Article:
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Issue #84: Fiserv & Plaid Partner, Australia Moves To Give RBA Oversight of Apple Pay And Block Acquires Hifi
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It’s been another big week for fintech, so without further ado, let's delve into the major happenings from last week.
📣 The News Grab Bag
Orum, an A2A payments company, has launched an account verification service built on top of FedNow, the US Federal Reserve's new real-time payment rail. The service uses a webhook to send data back to the business, providing information about the account in real time without the need for human verification of the bank account. The service is compatible with the RTP network and allows customers to verify a bank account within 15 seconds before sending a payment.
🥡 Takeaway: FedNow has gotten off to a slow start. As the article notes, this has been driven by the slow uptake from financial institutions and the MVP nature of what was launched in July. In this regard, startups like Orum launching new capabilities on top of FedNow may be the catalyst needed to encourage other startups to build creative new solutions on top of the payment rail.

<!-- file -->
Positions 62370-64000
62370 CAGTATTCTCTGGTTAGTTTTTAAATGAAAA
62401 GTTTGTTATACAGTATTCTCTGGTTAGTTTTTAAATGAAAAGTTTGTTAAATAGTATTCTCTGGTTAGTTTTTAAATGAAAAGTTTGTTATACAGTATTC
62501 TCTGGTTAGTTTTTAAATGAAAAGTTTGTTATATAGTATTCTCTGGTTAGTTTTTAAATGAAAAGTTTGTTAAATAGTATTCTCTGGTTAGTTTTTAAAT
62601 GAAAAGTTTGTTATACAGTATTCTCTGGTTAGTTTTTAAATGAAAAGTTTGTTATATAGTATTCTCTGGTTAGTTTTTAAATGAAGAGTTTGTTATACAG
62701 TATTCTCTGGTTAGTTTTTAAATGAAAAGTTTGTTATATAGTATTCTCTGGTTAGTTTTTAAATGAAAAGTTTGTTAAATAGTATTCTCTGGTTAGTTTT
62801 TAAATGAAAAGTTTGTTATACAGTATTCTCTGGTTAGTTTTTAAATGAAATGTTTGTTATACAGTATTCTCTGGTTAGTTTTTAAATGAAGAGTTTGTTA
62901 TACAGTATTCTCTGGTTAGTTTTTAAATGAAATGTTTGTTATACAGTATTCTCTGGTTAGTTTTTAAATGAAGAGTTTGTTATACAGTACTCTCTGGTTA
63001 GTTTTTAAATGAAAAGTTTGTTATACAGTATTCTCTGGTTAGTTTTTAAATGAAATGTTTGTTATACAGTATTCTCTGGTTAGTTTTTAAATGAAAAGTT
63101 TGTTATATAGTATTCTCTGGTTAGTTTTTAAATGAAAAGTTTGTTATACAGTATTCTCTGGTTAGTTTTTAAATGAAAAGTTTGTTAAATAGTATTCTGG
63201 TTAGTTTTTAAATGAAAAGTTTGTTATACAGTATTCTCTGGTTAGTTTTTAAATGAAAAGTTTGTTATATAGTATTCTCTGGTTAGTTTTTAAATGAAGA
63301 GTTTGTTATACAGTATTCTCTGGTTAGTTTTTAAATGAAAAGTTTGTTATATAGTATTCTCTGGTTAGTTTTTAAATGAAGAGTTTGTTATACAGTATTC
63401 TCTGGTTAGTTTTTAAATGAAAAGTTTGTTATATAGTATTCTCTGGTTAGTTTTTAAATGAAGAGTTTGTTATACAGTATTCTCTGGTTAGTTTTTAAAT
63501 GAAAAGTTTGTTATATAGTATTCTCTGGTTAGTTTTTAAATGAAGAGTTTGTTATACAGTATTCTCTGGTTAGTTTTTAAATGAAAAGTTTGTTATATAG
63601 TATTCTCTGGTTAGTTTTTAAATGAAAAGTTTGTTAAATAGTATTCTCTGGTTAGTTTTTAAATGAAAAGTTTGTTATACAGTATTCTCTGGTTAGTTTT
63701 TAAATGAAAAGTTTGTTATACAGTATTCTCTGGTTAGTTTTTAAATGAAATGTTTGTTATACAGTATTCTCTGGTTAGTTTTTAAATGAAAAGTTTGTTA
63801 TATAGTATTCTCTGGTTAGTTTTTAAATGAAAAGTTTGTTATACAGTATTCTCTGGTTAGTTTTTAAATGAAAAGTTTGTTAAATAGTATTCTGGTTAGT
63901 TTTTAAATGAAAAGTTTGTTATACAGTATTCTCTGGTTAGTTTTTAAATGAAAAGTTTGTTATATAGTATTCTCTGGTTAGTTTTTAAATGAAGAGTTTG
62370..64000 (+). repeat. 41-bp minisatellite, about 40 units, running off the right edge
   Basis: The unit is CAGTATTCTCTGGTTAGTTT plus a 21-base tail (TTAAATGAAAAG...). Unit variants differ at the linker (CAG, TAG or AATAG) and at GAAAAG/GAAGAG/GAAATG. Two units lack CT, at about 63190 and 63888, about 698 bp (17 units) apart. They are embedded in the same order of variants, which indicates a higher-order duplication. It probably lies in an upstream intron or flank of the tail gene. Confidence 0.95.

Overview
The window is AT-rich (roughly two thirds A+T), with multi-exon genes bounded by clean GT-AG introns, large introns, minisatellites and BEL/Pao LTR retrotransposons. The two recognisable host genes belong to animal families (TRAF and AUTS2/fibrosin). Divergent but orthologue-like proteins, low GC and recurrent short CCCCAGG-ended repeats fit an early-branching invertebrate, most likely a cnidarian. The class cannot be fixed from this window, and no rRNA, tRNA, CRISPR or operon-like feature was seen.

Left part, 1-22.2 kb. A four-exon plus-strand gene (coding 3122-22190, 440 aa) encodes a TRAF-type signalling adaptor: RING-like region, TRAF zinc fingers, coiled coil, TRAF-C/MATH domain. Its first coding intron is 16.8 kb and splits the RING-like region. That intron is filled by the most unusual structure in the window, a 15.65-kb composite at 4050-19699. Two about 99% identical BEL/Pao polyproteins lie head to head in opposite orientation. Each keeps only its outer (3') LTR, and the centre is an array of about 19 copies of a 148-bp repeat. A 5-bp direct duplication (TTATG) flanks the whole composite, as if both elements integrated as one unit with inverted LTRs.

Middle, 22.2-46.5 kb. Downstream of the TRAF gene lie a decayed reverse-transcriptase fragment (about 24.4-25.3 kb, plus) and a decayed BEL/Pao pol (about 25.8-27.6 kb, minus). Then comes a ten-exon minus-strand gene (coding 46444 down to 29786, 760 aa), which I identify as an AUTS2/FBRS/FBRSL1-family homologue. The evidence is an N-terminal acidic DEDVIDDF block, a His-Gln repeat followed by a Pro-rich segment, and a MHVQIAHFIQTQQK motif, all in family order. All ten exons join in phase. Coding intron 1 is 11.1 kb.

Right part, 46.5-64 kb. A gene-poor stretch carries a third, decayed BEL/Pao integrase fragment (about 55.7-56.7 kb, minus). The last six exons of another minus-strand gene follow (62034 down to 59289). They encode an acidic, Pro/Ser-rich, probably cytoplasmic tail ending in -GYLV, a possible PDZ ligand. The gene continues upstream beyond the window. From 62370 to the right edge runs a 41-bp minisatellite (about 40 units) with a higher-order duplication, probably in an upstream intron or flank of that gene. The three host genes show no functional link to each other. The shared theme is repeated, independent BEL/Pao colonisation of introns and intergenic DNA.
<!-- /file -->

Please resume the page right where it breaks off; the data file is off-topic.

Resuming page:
German insurtech startup Getsafe has acquired the German portfolio of French insurtech startup Luko — including liability, pet, and home contents insurance after the latter faced insolvency.
The acquisition has nothing to do with licenses and everything to do with Getsafe's growth goals, according to CEO Christian Wiens, who said the takeover facilitated the integration of Luko's customer base. The acquisition has brought Getsafe's customer base across Europe to 550,000, up from 400,000 before it expanded into France. The company sells insurance products directly to younger customers with a mobile-first strategy.
🥡 Takeaway: There have been a few bright spots in the world of insurtech recently, with a number of consumer propositions raising significant rounds this year (see, for example, Marshmallow’s $85m raise on a $1.25b valuation), signalling that investors might be starting to come back to the segment after many avoided it like a falling knife in 2022.